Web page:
Playing with Xenstore

So, I have been playing around with xenstore-ls and xenstore-read commands on my Virtual Machine in the cloud. Basically xenstore-ls and xenstore-read are used to retrieve variable information about the network settings which are passed to a vdi when it is being built. Also if the network configuration breaks there is a way to use xenstore-write to read the vm-data read only network variables and the nova agent will be called to reset it.

I am still familiarizing myself with this so apologies if there are any mistakes. This article will be updated as I learn more about it.

Commands available on Rackspace Virtual Machines

xenstore         xenstore-chmod   xenstore-exists  xenstore-list    xenstore-ls      xenstore-read    xenstore-rm      xenstore-watch   xenstore-write

There are several things we can do

1. Show the Data associated with the VM, including mem_free, mem_total of the instance, the OS version (8), the os_name, distro, and the uname for the kernel.

 [email protected]:~# xenstore-ls data
host = ""
meminfo_total = "1018872"
meminfo_free = "560180"
os_name = "Debian GNU/Linux 8.1 (jessie)"
os_majorver = "8"
os_minorver = "1"
os_uname = "3.16.0-4-amd64"
os_distro = "debian"
updated = "Fri Aug 28 17:30:00 BST 2015"
guest = ""
 9cab4aed-0d29-4c7e-be2f-e15f1ed33231 = "{"message": "1.39.1", "returncode": "0"}"
 6f38e0e1-6606-4245-8c8f-560c0204b419 = "{"message": "109108621899310233456141728258155", "returncode": "D0"}"
 c96d2b6e-31fb-489f-882c-790da25dbe1a = "{"message": "", "returncode": "0"}"
 be73ed2e-5c5a-4183-861b-2b6faaf8b09b = "{"message": "", "returncode": "0"}"
 ad730c7c-3c5e-4ba7-bfcc-8400a2675566 = "{"message": "75660051671748071924891088737764", "returncode": "D0"}"
 d3536286-4447-4f5b-84cc-8b6b1f61989c = "{"message": "", "returncode": "0"}"
 PresentationForAdamOfHowXenstoreWork = "{"message": "", "returncode": "0"}"

As you can see from above my colleague was helping make a presentation for me as to how this actually works!

Listing all of the current vm-data

 

xenstore-ls vm-data

networking = ""
 BC764E08E370 = "{"label": "private", "broadcast": "10.179.255.255", "ips": [{"ip": "10.179.197.101", "netmask": "255.255.192.0", "enabled": "1", "gateway": null}], "mac": \..."
 BC764E086A56 = "{"ip6s": [{"ip": "2a00:1a48:7806:115:be76:4eff:fe08:6a56", "netmask": 64, "enabled": "1", "gateway": "fe80::def"}], "label": "public", "broadcast": "162.13\..."
meta = "{"rxtx_cap": 120.0}"
hostname = "dingdong"
auto-disk-config = "False"
provider_data = ""
 ip_whitelist = ""
  54 = "10.182.5.215"
  53 = "134.213.147.236"
  52 = "10.182.5.234"
  51 = "134.213.148.114"
  50 = "10.179.0.222"
  49 = "10.179.75.22"
  48 = "162.13.1.53"
  47 = "95.138.174.55"
  46 = "162.13.5.15"
  45 = "10.177.132.233"
  44 = "31.222.169.12"
  43 = "10.179.0.234"
  42 = "10.177.199.231"
  41 = "10.179.0.159"
  40 = "10.176.3.232"
  39 = "10.176.3.236"
  38 = "10.176.3.239"
  37 = "10.176.3.235"
  36 = "10.177.5.90"
  35 = "10.177.5.89"
  34 = "10.177.5.88"
  33 = "10.177.1.73"
  32 = "10.176.3.158"
  31 = "10.177.0.105"
  30 = "162.13.5.96"
  29 = "5.79.25.90"
  28 = "162.209.3.51"
  27 = "162.13.22.243"
  26 = "162.13.22.242"
  25 = "166.78.7.98"
  24 = "166.78.17.140"
  23 = "166.78.24.91"
  22 = "31.222.184.215"
  21 = "31.222.184.38"
  20 = "46.38.166.180"
  19 = "46.38.160.93"
  18 = "31.222.157.156"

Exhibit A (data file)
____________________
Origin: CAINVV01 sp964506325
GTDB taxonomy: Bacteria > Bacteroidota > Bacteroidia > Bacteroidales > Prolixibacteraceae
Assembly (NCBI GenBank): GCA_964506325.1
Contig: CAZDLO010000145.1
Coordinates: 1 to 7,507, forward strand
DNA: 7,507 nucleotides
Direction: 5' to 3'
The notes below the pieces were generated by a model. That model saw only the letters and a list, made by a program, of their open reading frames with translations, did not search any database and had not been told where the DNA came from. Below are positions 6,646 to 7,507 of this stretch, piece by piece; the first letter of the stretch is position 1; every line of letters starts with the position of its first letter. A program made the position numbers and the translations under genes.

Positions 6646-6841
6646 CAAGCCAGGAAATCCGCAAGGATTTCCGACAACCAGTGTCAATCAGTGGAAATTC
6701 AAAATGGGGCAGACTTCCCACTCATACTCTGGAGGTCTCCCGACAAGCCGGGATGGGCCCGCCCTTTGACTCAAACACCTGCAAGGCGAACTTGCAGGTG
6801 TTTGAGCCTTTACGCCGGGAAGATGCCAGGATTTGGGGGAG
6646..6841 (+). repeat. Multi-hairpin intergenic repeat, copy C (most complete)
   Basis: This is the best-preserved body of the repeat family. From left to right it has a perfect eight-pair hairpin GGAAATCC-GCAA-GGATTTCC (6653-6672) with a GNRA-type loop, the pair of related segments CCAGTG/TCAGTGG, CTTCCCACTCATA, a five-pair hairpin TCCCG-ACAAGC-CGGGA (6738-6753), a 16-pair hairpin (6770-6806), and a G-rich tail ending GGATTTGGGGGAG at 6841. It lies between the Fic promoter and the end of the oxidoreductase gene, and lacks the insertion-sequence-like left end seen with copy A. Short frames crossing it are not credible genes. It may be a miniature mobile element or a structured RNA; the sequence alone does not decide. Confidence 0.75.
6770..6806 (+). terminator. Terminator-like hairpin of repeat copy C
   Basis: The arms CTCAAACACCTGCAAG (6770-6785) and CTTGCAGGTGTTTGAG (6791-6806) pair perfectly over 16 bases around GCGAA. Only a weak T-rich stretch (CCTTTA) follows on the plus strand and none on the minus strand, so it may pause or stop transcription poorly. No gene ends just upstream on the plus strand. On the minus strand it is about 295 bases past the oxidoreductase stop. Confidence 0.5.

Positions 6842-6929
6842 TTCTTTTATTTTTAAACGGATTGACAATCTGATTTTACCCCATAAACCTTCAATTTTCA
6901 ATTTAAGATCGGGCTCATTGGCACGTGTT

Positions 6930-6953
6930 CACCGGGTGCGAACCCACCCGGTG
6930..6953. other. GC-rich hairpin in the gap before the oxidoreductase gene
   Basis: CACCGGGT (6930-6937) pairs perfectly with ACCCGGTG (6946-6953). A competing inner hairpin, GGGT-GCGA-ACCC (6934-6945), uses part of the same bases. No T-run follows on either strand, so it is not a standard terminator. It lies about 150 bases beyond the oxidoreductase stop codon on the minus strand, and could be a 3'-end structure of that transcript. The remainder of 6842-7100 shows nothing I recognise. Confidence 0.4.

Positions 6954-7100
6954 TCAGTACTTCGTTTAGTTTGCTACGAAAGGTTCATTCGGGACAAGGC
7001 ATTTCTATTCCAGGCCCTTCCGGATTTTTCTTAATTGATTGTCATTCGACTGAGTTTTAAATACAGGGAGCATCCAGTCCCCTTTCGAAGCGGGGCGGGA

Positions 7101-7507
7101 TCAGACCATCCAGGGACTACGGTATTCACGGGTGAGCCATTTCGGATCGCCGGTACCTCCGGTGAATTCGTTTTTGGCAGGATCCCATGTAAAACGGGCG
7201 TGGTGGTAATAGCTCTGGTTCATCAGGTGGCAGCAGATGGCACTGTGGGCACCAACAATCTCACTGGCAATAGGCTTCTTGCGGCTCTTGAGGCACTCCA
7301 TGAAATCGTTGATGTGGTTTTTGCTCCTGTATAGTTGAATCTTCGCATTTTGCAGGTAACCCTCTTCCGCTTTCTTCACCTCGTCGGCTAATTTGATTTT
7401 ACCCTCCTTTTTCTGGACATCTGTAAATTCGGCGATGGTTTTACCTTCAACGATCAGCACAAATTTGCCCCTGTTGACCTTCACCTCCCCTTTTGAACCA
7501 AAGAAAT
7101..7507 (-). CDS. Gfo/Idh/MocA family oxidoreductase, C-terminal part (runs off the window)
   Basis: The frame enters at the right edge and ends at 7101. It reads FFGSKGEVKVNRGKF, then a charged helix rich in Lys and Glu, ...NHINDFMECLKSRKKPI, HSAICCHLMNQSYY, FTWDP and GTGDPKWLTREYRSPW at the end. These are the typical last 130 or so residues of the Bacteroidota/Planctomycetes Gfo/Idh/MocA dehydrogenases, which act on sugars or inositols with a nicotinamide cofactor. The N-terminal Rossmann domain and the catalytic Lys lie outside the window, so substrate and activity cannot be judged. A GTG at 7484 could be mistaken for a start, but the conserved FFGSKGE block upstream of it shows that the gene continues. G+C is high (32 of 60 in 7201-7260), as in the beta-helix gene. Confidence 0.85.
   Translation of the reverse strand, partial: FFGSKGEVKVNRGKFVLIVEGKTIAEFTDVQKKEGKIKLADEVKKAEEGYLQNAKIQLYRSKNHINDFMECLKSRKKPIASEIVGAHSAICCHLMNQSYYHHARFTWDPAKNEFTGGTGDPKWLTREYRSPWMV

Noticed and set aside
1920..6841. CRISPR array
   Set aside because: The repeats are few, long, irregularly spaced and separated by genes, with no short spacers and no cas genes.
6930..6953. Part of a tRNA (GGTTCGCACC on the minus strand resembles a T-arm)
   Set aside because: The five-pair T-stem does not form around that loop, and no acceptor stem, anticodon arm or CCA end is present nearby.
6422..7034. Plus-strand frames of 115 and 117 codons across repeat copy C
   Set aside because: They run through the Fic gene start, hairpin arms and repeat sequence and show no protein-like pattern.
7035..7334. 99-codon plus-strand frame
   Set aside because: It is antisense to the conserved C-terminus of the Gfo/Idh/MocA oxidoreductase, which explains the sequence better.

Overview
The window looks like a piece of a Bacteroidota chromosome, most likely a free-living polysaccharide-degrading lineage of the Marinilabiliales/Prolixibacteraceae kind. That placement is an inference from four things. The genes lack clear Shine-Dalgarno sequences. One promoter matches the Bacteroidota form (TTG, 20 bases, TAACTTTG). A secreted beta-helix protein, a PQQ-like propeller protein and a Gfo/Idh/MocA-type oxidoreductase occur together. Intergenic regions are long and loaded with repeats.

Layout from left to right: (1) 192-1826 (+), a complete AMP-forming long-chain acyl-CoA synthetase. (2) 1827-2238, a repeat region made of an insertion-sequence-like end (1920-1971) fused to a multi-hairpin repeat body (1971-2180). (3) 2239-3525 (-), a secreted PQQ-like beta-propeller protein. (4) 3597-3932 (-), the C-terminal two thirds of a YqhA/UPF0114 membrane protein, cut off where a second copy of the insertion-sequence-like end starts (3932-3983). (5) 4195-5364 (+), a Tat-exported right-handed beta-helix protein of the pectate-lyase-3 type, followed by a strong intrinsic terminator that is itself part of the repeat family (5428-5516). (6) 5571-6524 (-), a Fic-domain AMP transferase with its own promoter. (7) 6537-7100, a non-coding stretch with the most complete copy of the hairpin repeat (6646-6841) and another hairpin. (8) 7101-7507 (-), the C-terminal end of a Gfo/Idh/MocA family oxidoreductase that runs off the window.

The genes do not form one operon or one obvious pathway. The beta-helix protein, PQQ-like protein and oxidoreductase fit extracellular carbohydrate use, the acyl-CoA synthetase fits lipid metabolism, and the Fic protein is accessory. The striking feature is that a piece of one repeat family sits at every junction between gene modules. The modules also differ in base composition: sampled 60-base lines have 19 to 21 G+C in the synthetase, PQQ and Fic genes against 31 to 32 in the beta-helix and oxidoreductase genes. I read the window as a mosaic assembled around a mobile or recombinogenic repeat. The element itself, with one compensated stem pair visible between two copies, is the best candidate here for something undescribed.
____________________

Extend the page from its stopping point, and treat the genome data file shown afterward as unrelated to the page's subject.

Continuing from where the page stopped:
17 = "31.222.177.183"
  16 = "31.222.177.167"
  15 = "31.222.164.168"
  14 = "31.222.180.84"
  13 = "31.222.161.245"
  12 = "173.203.157.20"
  11 = "119.9.12.98"
  10 = "119.9.12.91"
  9 = "162.13.1.53"
  8 = "95.138.174.55"
  7 = "162.209.4.155"
  6 = "166.78.107.18"
  5 = "50.56.249.239"
  4 = "166.78.7.146"
  3 = "89.234.21.64/28"
  2 = "67.192.155.96/27"
  1 = "173.203.5.160/27"
  0 = "173.203.32.136/29"
 roles = "["object-store:default", "compute:default", "identity:user-admin"]"
 region = "lon"
 provider = "Rackspace"
user-metadata = ""
 build_config = ""monitoring_defaults,monitoring_agent_only,auto_updates""
 rax_service_level_automation = ""Complete""
allowvssprovider = "false"


It is possible to retrieve specific information like networking configuration

xenstore-ls vm-data/networking
BC764E08E370 = "{"label": "private", "broadcast": "10.179.255.255", "ips": [{"ip": "10.179.197.101", "netmask": "255.255.192.0", "enabled": "1", "gateway": null}], "mac": "\..."
BC764E086A56 = "{"ip6s": [{"ip": "2a00:1a48:7806:115:be76:4eff:fe08:6a56", "netmask": 64, "enabled": "1", "gateway": "fe80::def"}], "label": "public", "broadcast": "162.13.\..."

The format here is kind of nasty, so there is a tool that we can use called jq

Filtering Network Data for MAC interfaces

apt-get update
apt-get install jq

xenstore-read vm-data/networking/BC764E086A56 | jq .

{
  "ip6s": [
    {
      "ip": "2a00:1a48:7806:115:be76:4eff:fe08:6a56",
      "netmask": 64,
      "enabled": "1",
      "gateway": "fe80::def"
    }
  ],
  "label": "public",
  "broadcast": "162.13.86.255",
  "ips": [
    {
      "ip": "162.13.86.79",
      "netmask": "255.255.255.0",
      "enabled": "1",
      "gateway": "162.13.86.1"
    }
  ],
  "mac": "BC:76:4E:08:6A:56",
  "gateway_v6": "fe80::def",
  "dns": [
    "83.138.151.81",
    "83.138.151.80"
  ],
  "gateway": "162.13.86.1"
}

Lots of cool stuff there. Including the Rackspace Service Net and Rackspace Public Net configurations. It’s possible to use jq to filter the JSON output of the xenstore-read command by filtering less.

Filtering ips network data with JQ

 

 xenstore-read vm-data/networking/BC764E086A56 | jq .ips
[
  {
    "ip": "162.13.86.79",
    "netmask": "255.255.255.0",
    "enabled": "1",
    "gateway": "162.13.86.1"
  }
]

 

There are a lot more things that can be done, however this is all I have time for , today.